(c) Systems must have releasing stations consisting of one control to operate the stop valve to the protected space and a second control to release at least the required amount of agent. These two controls must be located in a box or other enclosure clearly identified for the particular space.

(d) Systems protecting a single space not exceeding 6,000 cubic feet in gross volume may be installed without a stop valve if a suitable horizontal means of escape from the space exists.

(e) Controls may not be located in any space that could be cut off from the operator in the event of fire in the protected space.

(f) Where the extinguishing agent can be released by remote control, the system must have a manual local control at the cylinders.

(g) A pneumatic releasing control must have a local mechanical manual override feature.

(h) Automatic discharge arrangements may be used for spaces having a volume less than 6,000 cubic feet. However, automatic discharge is required for spaces having a volume less than 6,000 cubic feet where the agent is stored in the protected space, as allowed by 46 CFR 95.16-20.

(i) A system designed to use gas pressure from one or more agent storage cylinders and provide pilot pressure to actuate the release of extinguishing agent from other storage cylinders that contains three or more total storage cylinders must be equipped with at least two designated pilot cylinders, each of which is capable of manual control at the pilot cylinder.

Piping, fittings, valves, nozzles.

(a) Piping, fittings, and valves must be:

(1) In accordance with the manufacturer's approved design, installation, operation, and maintenance manual;

(2) Securely supported and when necessary protected against damage;

(3) Protected inside and out against corrosion; and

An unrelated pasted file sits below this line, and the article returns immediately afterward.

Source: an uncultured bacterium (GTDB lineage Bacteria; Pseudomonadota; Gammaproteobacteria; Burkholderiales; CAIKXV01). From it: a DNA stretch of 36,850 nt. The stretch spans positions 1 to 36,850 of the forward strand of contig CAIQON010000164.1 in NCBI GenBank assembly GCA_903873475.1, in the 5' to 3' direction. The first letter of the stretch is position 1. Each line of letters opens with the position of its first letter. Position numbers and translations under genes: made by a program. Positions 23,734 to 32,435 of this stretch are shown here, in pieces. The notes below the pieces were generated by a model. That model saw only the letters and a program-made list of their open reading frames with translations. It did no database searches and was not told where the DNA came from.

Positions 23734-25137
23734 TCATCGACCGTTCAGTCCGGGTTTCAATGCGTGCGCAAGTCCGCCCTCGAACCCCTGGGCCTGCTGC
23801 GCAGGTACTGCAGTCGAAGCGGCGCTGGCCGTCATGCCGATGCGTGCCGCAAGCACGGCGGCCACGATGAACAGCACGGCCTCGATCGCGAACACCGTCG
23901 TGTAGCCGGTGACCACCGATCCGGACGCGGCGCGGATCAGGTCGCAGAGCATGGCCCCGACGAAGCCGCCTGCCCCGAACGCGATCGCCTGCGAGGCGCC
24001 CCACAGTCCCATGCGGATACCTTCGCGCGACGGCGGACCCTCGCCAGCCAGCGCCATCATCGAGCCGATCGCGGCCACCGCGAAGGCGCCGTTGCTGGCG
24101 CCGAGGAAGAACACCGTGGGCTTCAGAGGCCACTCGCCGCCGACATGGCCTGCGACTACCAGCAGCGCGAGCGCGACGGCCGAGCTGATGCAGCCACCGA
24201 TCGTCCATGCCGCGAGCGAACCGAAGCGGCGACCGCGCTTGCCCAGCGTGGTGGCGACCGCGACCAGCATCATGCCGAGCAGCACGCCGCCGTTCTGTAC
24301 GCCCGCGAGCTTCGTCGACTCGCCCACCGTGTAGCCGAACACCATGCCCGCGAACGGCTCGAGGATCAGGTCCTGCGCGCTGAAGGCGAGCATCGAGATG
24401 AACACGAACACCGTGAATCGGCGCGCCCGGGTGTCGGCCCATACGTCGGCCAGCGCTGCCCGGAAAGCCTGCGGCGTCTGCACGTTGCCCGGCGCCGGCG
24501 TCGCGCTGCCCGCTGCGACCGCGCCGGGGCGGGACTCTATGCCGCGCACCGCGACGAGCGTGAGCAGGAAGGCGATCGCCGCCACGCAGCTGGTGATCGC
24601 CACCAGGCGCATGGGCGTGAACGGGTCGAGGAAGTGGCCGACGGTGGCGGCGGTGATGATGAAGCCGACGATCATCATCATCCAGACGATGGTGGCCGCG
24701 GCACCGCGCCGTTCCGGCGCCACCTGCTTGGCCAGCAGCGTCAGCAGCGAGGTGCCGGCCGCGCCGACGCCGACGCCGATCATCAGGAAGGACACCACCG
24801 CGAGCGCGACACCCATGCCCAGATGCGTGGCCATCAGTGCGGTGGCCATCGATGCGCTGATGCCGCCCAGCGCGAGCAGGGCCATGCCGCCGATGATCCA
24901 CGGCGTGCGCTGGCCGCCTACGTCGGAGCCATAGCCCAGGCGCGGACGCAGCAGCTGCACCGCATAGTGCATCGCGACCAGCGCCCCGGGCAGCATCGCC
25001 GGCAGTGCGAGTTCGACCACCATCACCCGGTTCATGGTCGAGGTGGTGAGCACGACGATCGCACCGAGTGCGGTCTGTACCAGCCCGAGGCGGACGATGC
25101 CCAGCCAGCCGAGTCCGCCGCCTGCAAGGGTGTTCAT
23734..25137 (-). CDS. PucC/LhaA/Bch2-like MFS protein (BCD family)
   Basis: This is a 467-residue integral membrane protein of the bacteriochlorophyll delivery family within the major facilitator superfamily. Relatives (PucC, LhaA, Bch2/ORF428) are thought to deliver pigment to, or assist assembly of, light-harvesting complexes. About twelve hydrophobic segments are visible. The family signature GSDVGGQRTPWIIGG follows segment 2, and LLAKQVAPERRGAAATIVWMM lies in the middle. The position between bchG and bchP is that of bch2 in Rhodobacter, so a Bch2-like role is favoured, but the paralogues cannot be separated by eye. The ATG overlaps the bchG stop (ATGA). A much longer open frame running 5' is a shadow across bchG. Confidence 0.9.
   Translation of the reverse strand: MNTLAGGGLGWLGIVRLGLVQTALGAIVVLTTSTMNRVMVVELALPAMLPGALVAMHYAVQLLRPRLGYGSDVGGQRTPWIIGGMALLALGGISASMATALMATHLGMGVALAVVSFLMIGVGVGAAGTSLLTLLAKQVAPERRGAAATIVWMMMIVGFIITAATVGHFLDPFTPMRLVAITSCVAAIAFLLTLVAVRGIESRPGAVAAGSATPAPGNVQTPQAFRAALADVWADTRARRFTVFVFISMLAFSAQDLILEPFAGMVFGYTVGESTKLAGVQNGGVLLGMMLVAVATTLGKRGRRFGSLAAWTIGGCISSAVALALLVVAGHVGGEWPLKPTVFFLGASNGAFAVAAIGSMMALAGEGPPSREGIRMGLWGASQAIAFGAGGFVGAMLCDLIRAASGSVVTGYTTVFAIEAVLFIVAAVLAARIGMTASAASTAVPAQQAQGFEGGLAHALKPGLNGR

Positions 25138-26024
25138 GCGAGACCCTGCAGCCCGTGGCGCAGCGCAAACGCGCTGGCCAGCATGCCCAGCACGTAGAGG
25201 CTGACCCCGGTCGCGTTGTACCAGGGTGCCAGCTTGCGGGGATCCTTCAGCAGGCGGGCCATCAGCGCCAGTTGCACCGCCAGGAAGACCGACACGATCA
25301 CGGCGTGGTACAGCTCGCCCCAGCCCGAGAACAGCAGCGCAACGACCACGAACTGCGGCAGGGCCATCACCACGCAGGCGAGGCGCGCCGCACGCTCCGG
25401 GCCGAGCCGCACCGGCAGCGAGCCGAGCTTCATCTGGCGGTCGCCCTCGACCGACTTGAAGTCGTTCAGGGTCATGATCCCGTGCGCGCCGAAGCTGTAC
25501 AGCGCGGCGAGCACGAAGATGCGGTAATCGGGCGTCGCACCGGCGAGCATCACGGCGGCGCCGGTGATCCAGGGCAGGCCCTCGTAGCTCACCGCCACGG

(4) Equipped with:

(i) Dead end lines (dirt traps) that extend at least 2 inches beyond the last nozzle of each distribution line and that are closed with a cap or plug; and

(ii) Drains and dirt traps, fitted where necessary to prevent dirt or moisture accumulation and located in accessible locations where possible.

(b) Piping requirements. Piping must be:

(1) Used exclusively for extinguishing system purposes;

(2) Protected by a pressure relief valve or equivalent in sections where gas pressure can be trapped between closed valves; and

(3) Welded if it passes through living quarters.

(c) Piping prohibitions. Piping must not:

(1) Use rolled groove or cut groove ends; or

(2) Be fitted with drains or other openings if it passes through living quarters.

(d) Valve requirements. Valves for system operation must be:

(1) Outside the protected space, and

(2) Marked, if serving a branch line, to indicate the space the branch line serves.

(e) Valve prohibitions. Valves may not be located in any space that could be cut off from the operator in the event of fire in the protected space.

Extinguishing agent: quantity.

A separate supply need not be provided for each space protected, but the total available supply must be at least sufficient for the space requiring the greatest amount.